Favourite series: Nevermoor

Nevermoor recently featured in my favourite current fantasy series post and that pretty much sums up how much I love this series. It’s the perfect middle grade fantasy story with whimsical magic, beautiful friendships, interesting plot and exploration of themes effecting children around identity, belonging and self-discovery. This series gives me Disney’s Coco vibes crossed with Harry Potter. I’d recommend it for anyone and everyone.

Childhood favourite: Elmer

I remember reading this book over and over as a child, then when I was older I would read it to my little brother over and over too and he loved it just as much as I did. I love that this book teaches children that it’s okay to be different and the importance of self-acceptance and self-love. Despite this not being the intention of the author, I interpret Elmer as a metaphor for being LBGT+. Generally, this is such a lovely book for younger children which is uplifting and sweet with subtle but important messages within.

Current favourite: Winnie-the-Pooh

If you’ve read any of my previous posts, you already know how much I adore Winnie-the-Pooh. I will talk about this book every opportunity I get because it owns my heart. It’s been featured in my Every Book I Rated 5 Stars and Best and Worst Reads of 2020 posts. I love the characters, the friendship and the adventures that they share. Pooh is one of my favourite characters in fiction because he’s so funny and charming. It’s the ultimate comfort read and a must read for all children.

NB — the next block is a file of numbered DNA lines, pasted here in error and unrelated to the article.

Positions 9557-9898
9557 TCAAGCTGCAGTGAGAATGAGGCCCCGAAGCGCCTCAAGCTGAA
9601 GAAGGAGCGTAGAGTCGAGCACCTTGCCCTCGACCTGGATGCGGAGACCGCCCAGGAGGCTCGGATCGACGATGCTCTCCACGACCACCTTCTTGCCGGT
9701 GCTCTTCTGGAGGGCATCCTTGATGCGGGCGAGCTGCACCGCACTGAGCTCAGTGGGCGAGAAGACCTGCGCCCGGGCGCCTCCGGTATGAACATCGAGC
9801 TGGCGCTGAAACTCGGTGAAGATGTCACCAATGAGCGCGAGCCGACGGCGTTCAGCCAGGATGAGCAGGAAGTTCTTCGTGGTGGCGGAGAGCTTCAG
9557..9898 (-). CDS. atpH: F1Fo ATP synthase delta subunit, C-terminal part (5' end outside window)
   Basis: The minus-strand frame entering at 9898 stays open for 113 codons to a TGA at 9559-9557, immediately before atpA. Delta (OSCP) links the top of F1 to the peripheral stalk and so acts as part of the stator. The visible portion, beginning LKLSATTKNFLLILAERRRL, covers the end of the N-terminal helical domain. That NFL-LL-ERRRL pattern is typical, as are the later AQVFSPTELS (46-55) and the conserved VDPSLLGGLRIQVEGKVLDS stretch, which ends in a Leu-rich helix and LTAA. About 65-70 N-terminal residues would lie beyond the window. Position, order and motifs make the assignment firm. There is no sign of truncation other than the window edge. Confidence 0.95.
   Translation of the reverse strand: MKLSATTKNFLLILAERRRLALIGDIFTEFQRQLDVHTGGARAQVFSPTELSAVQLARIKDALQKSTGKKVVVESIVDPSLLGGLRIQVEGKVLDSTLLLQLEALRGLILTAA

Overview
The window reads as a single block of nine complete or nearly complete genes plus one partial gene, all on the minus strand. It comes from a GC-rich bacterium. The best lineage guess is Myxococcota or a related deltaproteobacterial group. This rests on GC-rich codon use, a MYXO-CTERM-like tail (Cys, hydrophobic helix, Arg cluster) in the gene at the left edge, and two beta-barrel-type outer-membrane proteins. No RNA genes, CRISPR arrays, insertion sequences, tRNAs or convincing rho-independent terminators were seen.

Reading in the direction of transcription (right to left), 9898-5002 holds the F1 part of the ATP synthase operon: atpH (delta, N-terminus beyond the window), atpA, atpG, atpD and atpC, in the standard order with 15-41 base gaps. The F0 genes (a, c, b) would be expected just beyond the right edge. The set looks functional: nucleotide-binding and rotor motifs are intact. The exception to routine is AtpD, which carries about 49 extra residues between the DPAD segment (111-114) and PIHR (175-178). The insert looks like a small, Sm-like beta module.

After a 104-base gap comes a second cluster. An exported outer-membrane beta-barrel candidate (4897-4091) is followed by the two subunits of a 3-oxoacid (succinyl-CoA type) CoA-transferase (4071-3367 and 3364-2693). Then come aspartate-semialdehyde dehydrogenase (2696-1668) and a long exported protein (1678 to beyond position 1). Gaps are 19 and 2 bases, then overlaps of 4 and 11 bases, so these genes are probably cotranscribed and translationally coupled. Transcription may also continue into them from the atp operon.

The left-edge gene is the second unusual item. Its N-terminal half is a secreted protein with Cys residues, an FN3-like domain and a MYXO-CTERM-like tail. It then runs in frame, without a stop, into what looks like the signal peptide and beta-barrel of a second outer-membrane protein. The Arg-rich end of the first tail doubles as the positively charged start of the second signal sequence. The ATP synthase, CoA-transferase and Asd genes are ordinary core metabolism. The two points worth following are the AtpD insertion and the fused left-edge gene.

All time favourite: Noughts and Crosses

I owe a lot to this book because it reminded me how much I could love reading. I first read it when I was 15 years old during a period where I hadn’t read properly in at least four years and I binge read it. I ran back home from school at 3pm because I couldn’t wait to see what would happen next. I’ve since re-read this book over five times and I will come back to it again and again. It holds such a special place in my heart and I feel very deeply connected to Callum and Sephy as characters. The themes of race that are portrayed in this book are so important and more relevant now than ever before in the context of Black Lives Matter.